Jun 29, 2015 - 9:30am

What Will EPA’s Ozone Standard Cost Illinois?

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A worker fills a form with concrete at Doty & Sons Concrete Products in Sycamore, Ill.
A worker fills a form with concrete at Doty & Sons Concrete Products in Sycamore, Ill. Photo credit: Daniel Acker/Bloomberg.

This fall, EPA will release a stringent new ozone standard that will put up another barrier keeping businesses from investing and creating jobs.

On Monday in Chicago, the U.S. Chamber, the Illinois Black Chamber of Commerce, and the National Black Chamber of Commerce are hosting a symposium keynoted by Harry Alford, head of the National Black Chamber, on the economic and employment impacts of the ozone proposal in Chicago, Illinois, and minority communities.

Follow the happenings on Twitter using #OzoneRegs.

Prior to the event, Illinois Black Chamber of Commerce CEO Larry Ivory spoke with The Ujamaa Network.

Q: What is the impact of Ozone Regulation and how will it affect jobs in Illinois?

Larry: Proposed changes to tighten national ozone standards could put local jobs at risk and limit opportunities for economic development in Illinois. The potential impact on Illinois is significant: an ozone standard of 65 ppb could lead to an estimated loss of 34, 873 jobs or job equivalents per year, $9 billion in total compliance costs, and a $640 drop in average household consumption per year.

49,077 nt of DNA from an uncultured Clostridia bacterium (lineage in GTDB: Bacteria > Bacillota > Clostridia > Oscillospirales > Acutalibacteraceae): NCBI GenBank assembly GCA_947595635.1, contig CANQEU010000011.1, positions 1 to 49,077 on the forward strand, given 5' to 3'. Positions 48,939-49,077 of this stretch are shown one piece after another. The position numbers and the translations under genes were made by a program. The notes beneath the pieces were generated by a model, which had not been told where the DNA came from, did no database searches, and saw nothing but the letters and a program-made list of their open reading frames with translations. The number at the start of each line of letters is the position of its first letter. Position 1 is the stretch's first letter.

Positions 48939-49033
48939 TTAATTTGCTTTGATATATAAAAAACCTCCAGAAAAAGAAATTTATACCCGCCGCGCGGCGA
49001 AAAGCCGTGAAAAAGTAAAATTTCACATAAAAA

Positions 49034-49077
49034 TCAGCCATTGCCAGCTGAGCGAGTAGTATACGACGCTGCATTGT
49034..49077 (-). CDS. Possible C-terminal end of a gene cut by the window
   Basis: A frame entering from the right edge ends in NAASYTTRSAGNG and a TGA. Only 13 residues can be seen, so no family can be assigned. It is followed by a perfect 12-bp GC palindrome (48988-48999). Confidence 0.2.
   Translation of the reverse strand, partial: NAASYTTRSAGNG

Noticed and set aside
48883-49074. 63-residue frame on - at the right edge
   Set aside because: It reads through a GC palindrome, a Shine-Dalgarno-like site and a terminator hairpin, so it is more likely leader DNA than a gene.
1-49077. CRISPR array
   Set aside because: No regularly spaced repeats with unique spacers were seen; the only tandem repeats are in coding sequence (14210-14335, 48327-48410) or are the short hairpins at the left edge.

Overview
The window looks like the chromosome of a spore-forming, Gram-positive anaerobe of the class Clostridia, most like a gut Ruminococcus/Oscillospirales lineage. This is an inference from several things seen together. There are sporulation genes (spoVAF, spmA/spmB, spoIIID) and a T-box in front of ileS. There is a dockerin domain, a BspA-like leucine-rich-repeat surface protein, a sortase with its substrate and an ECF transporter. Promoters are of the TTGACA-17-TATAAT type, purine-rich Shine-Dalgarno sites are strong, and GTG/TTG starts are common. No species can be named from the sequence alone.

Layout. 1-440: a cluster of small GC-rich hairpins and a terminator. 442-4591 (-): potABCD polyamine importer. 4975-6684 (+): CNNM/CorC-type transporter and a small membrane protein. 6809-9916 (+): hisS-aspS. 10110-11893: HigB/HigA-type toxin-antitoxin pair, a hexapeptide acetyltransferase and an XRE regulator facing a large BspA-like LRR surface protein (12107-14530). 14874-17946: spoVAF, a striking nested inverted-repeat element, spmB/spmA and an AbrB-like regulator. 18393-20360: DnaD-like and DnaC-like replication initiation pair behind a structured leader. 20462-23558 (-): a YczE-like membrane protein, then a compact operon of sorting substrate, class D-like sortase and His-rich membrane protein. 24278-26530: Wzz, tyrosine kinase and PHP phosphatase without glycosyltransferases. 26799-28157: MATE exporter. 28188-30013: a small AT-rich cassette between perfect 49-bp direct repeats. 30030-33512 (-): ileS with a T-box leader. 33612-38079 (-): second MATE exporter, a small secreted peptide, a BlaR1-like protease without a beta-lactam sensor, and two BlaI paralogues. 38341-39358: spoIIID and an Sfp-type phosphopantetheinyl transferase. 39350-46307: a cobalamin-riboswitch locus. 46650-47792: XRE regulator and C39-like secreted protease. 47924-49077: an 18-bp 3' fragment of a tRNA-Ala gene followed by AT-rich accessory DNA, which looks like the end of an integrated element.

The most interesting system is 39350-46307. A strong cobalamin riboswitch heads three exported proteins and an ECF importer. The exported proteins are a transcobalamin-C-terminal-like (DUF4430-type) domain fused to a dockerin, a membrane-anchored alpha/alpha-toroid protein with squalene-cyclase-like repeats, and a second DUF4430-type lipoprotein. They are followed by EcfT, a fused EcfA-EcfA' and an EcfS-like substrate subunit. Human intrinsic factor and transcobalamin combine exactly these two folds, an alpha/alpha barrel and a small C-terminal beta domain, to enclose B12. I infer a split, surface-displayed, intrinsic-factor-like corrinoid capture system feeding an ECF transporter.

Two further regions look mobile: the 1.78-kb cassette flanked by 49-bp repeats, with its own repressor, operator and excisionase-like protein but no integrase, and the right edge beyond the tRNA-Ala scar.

Q: Tell the readers about this gathering being planned this month to address this very important initiative?

Larry: The gathering will feature industry experts and local leaders discussing how changes to the ozone standard could impact Illinois communities. We'll hear a keynote address from Harry Alford of the National Black Chamber of Commerce. We'll also hear from local leaders like Frank Clark of the Business Leadership Council and George Williams of PMI Energy Solutions and the American Association of Blacks in Energy.

Attendees will be encouraged to ask questions to help them better understand the impacts that these ozone regulations could have on their communities, families, and jobs.

Q: Who is involved? 

Larry: The event is sponsored by the Illinois Black Chamber of Commerce, the National Black Chamber of Commerce, and the U.S. Chamber of Commerce.

Q: What roll does the IBCC play in this sensitive issue? 

Larry: The Illinois Black Chamber of Commerce hopes to be an educator on this important topic, especially because so many Illinois businesses and communities may not be aware of the serious impacts the proposed ozone standards could have on them. The Illinois Black Chamber of Commerce wants to help raise awareness of the potential impacts that so many Illinois communities could face if these proposed national ozone standards are put into effect.

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